Signed out of South Korea in 2021, Cho made headlines for his highlight-reel home runs in amateur home run derbies and workouts. His stateside debut was quiet but so far in 2023 he’s been one of the more impressive hitters in the Low-A Florida State League. His combination of contact, approach and projectable power makes him one of the more exciting young hitters in the Cardinals system. He’s a corner outfielder defensively but looks like he could develop into an average defender with above-average offensive potential.  

Luken Baker, 1B (NR to No. 14)

With country strength and physicality, Baker is an imposing presence at the plate. After five solid but unspectacular seasons in the minor leagues, Baker went unprotected and subsequently unselected in the Rule 5 draft last winter. Entering spring training he looked like a long shot for the 40-man roster but after hitting .313/.434/.641 with 18 home runs he earned the callup to St. Louis. Baker played sporadically for the Cardinals but showed he’s an option for the organization should an injury arise.  

Matt Koperniak, OF (NR to No. 20)

A member of the Great Britain squad at the World Baseball Classic, Koperniak is a former nondrafted free agent who’s hit his way to Triple-A already this season. He’s an older prospect but signed from Division III Trinity (Conn.). He’s shown plate skills and enough power and defense in the outfield to profile as a platoon bat or a fourth outfielder long term.  


Jackson Ferris, LHP (No. 15 to No. 5)

Ferris was one of the most impressive pitchers in minor league spring training and earned a quick assignment to Low-A Myrtle Beach, where he has a 2.89 ERA in seven starts. Ferris has shown loud stuff with a mid-90s fastball and hammer curveball and has further impressed with his poise and maturity on the mound. 

Pablo Aliendo, C (No. 25 to No. 13)

Aliendo has long been a plus defensive catcher and has gotten stronger to improve as a hitter He’s driving the ball more than ever with his added strength and already has a career-high eight home runs at Double-A Tennessee, a development that has enhanced his chances of becoming an everyday catcher.  

Luke Little, LHP (NR to No. 19)

Little slimmed down and quickly jumped to Double-A Tennessee this year, where he’s shown swing-and-miss stuff from the left side. He still has to corral his control, but his stuff makes him a weapon in relief.

B.J. Murray, 3B (NR to No. 23)

Murray has demonstrated excellent strike-zone control at Double-A while showing the ability to make contact and hit for power from both sides of the plate. He has spent time at third base, second base and first base and has multiple paths to the big leagues as a switch-hitter who can move around the infield.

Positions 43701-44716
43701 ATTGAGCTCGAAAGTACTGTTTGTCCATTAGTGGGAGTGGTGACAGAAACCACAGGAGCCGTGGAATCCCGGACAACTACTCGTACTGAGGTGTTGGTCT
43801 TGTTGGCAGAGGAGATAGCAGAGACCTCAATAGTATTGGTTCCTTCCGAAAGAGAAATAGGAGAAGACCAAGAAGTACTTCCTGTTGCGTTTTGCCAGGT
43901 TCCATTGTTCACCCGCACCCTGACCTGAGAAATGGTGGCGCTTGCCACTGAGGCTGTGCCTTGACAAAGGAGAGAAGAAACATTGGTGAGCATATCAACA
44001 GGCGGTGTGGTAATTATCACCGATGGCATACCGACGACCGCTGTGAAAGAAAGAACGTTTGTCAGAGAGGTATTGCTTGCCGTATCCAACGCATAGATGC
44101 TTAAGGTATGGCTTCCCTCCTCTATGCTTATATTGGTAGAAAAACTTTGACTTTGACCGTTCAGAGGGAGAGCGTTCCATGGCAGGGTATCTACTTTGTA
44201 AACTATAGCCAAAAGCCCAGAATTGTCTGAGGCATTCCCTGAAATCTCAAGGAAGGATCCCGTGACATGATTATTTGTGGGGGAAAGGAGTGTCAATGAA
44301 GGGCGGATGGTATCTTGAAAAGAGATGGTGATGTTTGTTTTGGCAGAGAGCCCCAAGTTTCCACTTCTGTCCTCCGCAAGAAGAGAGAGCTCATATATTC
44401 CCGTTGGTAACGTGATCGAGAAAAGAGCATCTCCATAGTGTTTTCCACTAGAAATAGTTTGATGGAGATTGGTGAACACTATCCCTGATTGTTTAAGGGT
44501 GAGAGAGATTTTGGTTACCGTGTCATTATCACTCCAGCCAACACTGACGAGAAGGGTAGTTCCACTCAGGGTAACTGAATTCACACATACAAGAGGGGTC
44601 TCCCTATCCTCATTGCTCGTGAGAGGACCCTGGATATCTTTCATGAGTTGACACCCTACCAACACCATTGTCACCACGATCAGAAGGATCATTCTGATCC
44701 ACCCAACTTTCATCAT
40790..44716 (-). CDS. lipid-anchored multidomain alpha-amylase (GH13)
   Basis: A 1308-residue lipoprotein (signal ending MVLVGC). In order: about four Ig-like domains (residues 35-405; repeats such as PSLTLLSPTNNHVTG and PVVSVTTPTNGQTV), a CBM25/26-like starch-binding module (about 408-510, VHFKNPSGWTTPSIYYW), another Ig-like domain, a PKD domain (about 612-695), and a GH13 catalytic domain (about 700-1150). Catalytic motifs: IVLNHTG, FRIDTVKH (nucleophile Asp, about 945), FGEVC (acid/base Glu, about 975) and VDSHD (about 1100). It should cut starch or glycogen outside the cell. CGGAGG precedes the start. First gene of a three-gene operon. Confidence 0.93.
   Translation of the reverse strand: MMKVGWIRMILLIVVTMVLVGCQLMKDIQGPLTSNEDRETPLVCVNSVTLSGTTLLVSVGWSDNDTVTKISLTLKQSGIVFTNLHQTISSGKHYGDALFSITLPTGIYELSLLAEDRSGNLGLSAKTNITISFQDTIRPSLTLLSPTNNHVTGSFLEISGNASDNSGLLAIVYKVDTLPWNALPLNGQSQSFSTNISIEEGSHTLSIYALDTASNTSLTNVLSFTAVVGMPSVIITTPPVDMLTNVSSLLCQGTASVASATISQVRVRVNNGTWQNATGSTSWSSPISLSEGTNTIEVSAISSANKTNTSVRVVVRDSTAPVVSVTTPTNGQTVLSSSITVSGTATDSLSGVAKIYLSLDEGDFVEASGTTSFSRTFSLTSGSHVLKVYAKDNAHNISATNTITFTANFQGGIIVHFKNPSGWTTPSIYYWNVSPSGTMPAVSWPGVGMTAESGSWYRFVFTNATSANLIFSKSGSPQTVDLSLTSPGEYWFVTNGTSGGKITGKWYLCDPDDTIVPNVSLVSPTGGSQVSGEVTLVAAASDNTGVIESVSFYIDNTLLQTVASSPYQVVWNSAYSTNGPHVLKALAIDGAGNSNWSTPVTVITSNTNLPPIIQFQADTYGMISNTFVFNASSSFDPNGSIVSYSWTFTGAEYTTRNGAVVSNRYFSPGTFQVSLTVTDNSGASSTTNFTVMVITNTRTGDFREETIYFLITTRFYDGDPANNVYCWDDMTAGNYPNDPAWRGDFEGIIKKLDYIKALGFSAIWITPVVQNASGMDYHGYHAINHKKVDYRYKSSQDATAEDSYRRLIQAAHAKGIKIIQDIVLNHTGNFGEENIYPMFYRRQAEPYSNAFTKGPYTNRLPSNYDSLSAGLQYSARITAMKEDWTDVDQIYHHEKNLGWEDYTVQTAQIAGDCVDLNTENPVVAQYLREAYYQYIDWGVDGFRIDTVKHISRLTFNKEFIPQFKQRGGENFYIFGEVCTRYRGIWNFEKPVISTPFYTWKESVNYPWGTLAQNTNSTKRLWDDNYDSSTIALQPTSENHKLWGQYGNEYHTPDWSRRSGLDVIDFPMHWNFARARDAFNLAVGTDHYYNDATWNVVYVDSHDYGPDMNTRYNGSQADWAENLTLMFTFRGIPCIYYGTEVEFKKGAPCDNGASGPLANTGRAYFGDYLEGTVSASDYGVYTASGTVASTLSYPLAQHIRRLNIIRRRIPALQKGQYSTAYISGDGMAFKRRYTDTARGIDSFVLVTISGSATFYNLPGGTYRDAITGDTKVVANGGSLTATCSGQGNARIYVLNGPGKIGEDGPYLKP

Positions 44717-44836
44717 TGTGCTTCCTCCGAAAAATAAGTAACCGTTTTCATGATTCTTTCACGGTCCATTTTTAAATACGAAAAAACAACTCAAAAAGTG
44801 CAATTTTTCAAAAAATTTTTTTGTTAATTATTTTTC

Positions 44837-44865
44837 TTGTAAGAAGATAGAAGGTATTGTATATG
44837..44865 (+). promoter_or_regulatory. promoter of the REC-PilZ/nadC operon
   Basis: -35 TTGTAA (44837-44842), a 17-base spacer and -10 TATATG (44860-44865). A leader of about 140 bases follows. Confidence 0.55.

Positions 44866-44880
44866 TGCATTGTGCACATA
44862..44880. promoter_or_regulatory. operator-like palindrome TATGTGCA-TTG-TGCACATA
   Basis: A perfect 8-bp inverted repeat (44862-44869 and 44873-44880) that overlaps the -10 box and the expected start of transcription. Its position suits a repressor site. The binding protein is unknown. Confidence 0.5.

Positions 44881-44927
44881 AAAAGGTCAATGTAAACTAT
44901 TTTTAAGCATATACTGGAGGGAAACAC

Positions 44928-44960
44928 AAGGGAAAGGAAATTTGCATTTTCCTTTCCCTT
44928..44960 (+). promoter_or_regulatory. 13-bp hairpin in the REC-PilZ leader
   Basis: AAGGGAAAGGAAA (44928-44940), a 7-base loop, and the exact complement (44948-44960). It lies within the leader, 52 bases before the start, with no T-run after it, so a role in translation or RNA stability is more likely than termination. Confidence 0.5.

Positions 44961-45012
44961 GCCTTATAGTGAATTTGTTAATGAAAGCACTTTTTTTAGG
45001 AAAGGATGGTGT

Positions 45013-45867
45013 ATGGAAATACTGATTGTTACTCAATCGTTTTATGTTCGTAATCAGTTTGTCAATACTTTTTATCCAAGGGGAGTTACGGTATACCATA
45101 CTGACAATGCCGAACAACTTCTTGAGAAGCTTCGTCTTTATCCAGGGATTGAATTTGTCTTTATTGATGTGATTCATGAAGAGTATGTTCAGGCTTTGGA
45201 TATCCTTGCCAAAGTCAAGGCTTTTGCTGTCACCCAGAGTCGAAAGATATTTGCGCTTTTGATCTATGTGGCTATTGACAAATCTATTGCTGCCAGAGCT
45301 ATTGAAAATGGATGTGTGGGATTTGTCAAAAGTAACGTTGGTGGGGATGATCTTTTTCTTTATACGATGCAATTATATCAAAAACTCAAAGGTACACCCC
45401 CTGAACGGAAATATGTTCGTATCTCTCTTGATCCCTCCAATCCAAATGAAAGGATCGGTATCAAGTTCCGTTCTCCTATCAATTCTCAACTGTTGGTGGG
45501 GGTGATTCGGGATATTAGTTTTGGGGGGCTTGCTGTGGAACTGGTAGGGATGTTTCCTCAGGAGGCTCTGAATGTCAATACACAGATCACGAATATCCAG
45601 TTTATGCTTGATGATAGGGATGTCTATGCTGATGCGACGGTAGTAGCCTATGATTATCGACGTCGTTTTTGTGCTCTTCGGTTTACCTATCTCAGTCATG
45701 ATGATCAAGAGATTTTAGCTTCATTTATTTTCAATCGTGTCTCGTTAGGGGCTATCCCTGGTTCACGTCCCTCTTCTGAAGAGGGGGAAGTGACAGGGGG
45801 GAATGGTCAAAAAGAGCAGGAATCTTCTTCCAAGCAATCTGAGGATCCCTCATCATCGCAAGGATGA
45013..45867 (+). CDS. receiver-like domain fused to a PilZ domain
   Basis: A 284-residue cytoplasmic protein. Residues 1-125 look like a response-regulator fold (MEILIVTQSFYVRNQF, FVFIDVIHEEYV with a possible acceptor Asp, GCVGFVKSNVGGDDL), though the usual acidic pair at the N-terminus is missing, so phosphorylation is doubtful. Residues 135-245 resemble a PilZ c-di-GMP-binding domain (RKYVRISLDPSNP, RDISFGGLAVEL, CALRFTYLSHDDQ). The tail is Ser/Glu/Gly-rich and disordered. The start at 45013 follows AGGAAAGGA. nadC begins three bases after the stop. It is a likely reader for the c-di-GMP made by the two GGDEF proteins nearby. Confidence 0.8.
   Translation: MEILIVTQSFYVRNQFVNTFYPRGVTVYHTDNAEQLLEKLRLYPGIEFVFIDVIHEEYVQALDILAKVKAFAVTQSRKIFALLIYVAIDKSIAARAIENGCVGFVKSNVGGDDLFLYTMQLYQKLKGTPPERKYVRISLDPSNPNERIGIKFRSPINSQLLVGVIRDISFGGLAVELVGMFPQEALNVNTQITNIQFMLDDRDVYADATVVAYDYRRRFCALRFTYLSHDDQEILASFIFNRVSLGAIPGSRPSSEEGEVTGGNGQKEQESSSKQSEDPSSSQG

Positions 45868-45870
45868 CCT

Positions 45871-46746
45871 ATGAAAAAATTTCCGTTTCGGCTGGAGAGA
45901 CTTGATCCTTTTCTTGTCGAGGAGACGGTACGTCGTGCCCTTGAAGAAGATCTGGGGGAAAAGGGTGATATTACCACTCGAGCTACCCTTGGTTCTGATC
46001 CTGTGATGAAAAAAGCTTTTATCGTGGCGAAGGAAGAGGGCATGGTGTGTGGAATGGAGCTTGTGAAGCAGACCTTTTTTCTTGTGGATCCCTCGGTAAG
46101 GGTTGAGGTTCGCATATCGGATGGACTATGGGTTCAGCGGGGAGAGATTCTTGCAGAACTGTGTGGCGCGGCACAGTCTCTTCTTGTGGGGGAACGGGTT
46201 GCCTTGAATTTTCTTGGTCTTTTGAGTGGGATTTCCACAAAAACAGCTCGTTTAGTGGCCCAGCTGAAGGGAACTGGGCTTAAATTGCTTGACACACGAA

Jefferson Rojas, SS (NR to No. 26)

Rojas stood out as one of the biggest stars of extended spring training, highlighted by hitting a home run off rehabbing big league righthander Zach Davies. Rojas received a promotion to Low-A Myrtle Beach after just one game in the ACL and has hit .355 (11-for-31) with four doubles in his first nine games.


Ryan Bliss, 2B (NR to No. 16)

After unsuccessfully chasing power last year, Bliss has returned to his previous line-drive, all-fields approach and had a bounceback season at Double-A Amarillo. He leads the Texas League with a .369 batting average and has nearly as many hits (89) through 55 games as he did all of last season (91). 

Kristian Robinson, OF (No. 30 to No. 17)

Robinson is back playing for the first time since 2019 and is showing the same physicality and tools that once made him a top prospect. He has struggled with strikeouts as he shakes off the rust (35% strikeout rate) but his pure ability remains intact. 

Bryce Jarvis, RHP (No. 28 to No. 18)

Jarvis made adjustments to increase the extension and deception in his delivery and has seen his fastball begin to play better. He’s getting plenty of swings and misses on his slider and changeup and received an early promotion to Triple-A Reno. 


Emmet Sheehan, RHP (No. 13 to No. 7)

Sheehan entered the year with a dominant fastball and decent changeup and was universally considered a future reliever. He significantly improved his slider and control to become a legitimate starting pitching prospect and flourished at Double-A Tulsa, posting a 1.86 ERA with 88 strikeouts in 53.1 innings. He received his first major league callup last week and pitched six no-hit innings against the Giants in his major league debut.

Landon Knack, RHP (No. 22 to No. 14)

Knack improved his nutrition habits to get in better shape and has delivered the best season of his career. He posted a 2.20 ERA in 12 starts at Double-A Tulsa while executing his four-pitch mix with precision and earned a promotion to Triple-A Oklahoma City. 

Kyle Hurt, RHP, (No. 27 to No. 15)